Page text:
Gavin Newsom has reason to be upbeat after crushing an attempt to recall him on Sept. 14. Amir Aziz / Shutterstock Shutterstock Standard License
Orrin Heatlie, a retired, 25-year veteran of the Yolo County sheriff's department, officially filed his petition to recall Gov. Gavin Newsom on June 10 of 2020. By the deadline of March 17, 2021, his petition had gathered more than 2 million signatures, qualifying it for the ballot and making it the most successful recall signature drive in California history. The petition to recall Gov. Gray Davis in 2003 collected about 1.6 million signatures.
Heatlie and the well-organized, largely Republican backers of his drive also succeeded in forcing Newsom to spend the next six months defending himself in an effort to hold on to his job. But on September 14, election day, it all came crashing down. When votes were tabulated, the recall backers suffered one of the most one-sided defeats in the history of recall campaigns not only in California, but throughout the United States.
With all 18,185 voting precincts reporting at least partial results as of early in the morning of September 15, “no” votes—that is, votes against recalling Newsom—stood at 63.9 percent of the total votes counted. “Yes” votes—those in favor of kicking Newsom out of the governor’s office—garnered just 36.1 percent.
The deadline for certifying the final tabulation was October 22. As of September 15, some mail-in and provisional ballots had not yet been counted.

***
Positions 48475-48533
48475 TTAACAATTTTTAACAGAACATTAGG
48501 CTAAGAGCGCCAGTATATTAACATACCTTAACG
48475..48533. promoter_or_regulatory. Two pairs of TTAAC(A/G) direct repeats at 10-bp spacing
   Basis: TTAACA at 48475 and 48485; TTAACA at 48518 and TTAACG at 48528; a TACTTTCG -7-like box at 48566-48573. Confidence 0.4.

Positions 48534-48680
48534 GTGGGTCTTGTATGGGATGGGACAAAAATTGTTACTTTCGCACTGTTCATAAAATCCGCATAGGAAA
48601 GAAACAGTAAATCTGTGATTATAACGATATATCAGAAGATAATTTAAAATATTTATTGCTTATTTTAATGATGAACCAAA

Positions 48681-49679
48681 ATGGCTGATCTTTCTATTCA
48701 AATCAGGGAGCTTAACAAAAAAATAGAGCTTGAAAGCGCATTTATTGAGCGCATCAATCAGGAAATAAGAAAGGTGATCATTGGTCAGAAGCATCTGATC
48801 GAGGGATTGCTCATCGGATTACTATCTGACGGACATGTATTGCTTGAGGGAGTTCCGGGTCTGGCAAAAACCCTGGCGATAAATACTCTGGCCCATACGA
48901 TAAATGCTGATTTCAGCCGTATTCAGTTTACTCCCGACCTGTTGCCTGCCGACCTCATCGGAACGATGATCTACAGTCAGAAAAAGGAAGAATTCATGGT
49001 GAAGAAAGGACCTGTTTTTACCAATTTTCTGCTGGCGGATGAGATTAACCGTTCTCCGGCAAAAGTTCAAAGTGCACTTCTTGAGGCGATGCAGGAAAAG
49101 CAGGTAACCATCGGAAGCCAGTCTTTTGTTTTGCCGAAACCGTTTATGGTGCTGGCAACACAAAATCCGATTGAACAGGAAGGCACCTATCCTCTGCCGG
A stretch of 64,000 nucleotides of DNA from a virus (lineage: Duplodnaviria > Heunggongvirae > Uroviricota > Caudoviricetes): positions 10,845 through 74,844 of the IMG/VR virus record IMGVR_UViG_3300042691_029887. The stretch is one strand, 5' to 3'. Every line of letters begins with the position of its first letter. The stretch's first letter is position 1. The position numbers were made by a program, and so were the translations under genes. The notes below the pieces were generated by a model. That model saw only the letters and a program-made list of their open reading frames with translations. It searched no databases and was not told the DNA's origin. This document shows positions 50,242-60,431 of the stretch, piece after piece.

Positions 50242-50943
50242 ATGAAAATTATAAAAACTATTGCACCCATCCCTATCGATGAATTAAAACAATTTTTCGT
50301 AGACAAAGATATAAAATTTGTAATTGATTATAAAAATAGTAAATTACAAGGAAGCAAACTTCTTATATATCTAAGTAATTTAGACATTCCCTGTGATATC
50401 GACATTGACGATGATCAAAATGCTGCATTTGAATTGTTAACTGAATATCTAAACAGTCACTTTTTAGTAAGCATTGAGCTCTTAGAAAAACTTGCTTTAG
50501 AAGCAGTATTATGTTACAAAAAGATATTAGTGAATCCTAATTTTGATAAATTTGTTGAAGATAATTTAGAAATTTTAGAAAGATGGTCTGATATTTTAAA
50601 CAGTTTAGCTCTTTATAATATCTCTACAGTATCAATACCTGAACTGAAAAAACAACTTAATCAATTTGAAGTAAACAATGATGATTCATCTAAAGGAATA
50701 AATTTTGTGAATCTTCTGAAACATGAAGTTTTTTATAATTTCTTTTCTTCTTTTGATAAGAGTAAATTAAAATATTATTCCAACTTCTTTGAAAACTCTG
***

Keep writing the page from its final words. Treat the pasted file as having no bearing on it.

How One-Sided Was the Recall Campaign’s Defeat? Very.
In California, where there has been one previous recall election against a governor and nine against members of the legislature, only one effort to oust an elected official performed worse than the recall effort against Newsom. That was the 2008 recall vote against Republican state Senator Jeff Denham, who represented the 12th District, which includes parts of Monterey and San Joaquin Counties. Recall supporters could not even quite get to 25 percent.
Nationally, in addition to the Denham recall, only two attempts to recall Wisconsin state legislators have ended up with less support. There have been only four recall attempts against governors. Two have succeeded. In 2012, Wisconsin’s Republican Gov. Scott Walker prevailed against a recall attempt, but 47 percent voted to have Walker recalled.
The petition started by Heatlie was his second. He filed a recall petition against Newsom in February of 2020, but did not collect enough signatures to force an election. In fact, Heatlie’s successful petition was the fifth of six petitions to recall Newsom, the most recent also coming in June of 2020, filed by Carla Canada, a self-described “motivational speaker” from San Bernardino County. Canada also briefly ran as a candidate to replace Newsom, but quit before the September 14 election.